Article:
Two-thirds of Europeans want more biofuels
A large majority of Europeans want biofuels production and use to grow, according to the German Bioethanol Industry Association.
A recent Europe-wide opinion poll found that 69 percent of consumers surveyed in the 28 EU member states are in favor of increased use of biofuels, with only 15 percent opposed and 16 percent with no opinion on the matter.
Responses from more than 11,000 participants were analyzed in the poll commissioned by the European Renewable Ethanol Association. In Germany, the majority of poll participants (61 percent) supports the use of biofuels; 23 percent are opposed and 16 percent have no opinion. In France, 73 percent of consumers are in favor of biofuels, 13 percent are against and 14 percent of respondents have no view.
Dietrich Klein, secretary general of German Bioethanol Industry Association, said France's stronger pro-biofuels attitude, compared with Germany, reflects an information shortfall in the latter country. “The results of the survey show that consumers in France are better informed than consumers in Germany about the positive contribution bioethanol makes to combatting climate change,” he said. “German consumers do not realize how much bioethanol reduces carbon dioxide emissions.”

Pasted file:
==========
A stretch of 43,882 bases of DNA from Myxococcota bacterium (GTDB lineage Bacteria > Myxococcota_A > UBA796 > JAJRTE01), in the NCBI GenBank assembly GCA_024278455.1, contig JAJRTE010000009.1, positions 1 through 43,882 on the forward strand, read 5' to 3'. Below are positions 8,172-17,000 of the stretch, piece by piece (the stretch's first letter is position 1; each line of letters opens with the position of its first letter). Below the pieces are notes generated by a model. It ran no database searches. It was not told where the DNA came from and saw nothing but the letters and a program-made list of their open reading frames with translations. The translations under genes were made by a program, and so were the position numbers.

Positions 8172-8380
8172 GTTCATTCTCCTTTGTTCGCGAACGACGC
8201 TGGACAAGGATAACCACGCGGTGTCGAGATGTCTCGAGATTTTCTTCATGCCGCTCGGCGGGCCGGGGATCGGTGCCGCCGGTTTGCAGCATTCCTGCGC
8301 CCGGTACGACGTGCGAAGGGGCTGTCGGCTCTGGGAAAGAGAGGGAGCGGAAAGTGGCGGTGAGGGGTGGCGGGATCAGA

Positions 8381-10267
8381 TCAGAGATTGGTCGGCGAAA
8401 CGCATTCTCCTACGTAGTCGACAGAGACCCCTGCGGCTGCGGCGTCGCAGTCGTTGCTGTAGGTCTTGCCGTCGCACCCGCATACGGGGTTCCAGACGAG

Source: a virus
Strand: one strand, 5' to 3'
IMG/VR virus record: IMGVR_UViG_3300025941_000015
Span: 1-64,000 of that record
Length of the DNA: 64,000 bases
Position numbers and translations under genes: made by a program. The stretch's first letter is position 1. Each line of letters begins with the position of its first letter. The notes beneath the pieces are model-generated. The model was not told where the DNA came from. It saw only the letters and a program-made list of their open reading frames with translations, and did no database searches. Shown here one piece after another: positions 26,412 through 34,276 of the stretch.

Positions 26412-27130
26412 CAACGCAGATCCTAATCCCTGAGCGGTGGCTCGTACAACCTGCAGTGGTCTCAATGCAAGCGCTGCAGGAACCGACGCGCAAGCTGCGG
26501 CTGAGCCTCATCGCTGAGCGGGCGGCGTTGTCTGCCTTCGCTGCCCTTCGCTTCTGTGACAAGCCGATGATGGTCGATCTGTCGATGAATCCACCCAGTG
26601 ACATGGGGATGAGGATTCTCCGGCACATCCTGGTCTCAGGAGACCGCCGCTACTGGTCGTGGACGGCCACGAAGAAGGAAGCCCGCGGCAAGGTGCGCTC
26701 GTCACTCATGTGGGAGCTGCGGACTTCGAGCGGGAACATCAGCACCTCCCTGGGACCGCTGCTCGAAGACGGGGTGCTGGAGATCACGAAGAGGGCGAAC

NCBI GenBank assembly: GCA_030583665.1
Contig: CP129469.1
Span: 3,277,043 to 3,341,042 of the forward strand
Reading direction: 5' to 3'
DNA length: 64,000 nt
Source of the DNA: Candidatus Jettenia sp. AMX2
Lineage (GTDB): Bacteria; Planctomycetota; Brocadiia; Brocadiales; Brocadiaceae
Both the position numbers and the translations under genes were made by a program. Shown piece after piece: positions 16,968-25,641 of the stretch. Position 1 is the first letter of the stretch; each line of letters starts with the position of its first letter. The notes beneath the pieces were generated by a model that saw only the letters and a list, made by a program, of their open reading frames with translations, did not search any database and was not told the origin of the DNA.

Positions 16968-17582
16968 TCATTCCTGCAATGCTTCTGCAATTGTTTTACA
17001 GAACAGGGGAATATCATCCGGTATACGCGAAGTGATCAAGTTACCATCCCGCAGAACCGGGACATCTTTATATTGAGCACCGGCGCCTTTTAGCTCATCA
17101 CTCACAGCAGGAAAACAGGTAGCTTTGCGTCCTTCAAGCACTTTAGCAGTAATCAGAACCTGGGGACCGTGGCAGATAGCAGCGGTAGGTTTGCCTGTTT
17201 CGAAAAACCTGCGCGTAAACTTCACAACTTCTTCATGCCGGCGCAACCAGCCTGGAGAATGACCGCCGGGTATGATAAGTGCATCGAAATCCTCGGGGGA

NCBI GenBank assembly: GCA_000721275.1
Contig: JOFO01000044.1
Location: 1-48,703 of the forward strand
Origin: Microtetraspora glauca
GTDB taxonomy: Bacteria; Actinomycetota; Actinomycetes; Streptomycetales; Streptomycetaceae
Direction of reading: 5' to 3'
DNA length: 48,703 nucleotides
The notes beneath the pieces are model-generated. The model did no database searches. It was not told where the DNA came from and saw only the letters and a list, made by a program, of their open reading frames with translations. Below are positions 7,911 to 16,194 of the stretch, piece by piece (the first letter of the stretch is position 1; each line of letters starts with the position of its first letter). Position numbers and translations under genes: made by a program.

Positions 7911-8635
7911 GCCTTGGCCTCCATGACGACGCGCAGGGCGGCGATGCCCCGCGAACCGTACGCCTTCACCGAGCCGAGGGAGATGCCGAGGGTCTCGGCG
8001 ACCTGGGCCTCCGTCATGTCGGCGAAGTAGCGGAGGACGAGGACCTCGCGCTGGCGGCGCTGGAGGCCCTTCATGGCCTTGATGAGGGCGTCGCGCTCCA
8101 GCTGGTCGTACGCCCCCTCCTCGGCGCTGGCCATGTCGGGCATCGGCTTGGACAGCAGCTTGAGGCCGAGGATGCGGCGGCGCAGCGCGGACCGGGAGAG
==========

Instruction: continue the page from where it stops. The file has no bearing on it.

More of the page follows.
Klein added that a government study in Germany found that the aggregate effect of ethanol-blended fuel use in the country reduced greenhouse gas emissions by 70 percent in 2015. “Consumers are not aware either that this enabled total savings of 1.8 million [metric] tons of climate-damaging CO2 emissions in the transport sector," he said, pointing out that the information shortfall has a pronounced negative impact on climate protection. “The marketshare of Super E10, which is by far the most environmentally friendly and climate-friendly fuel, is currently 12.6 percent in Germany, which is considerably lower than the 40 percent share it has achieved in France. By adopting Super E10 as the standard petrol type, along with Super Plus, an additional 1.2 million [metric] tons of CO2 emissions could have been avoided in the transport sector in 2015.”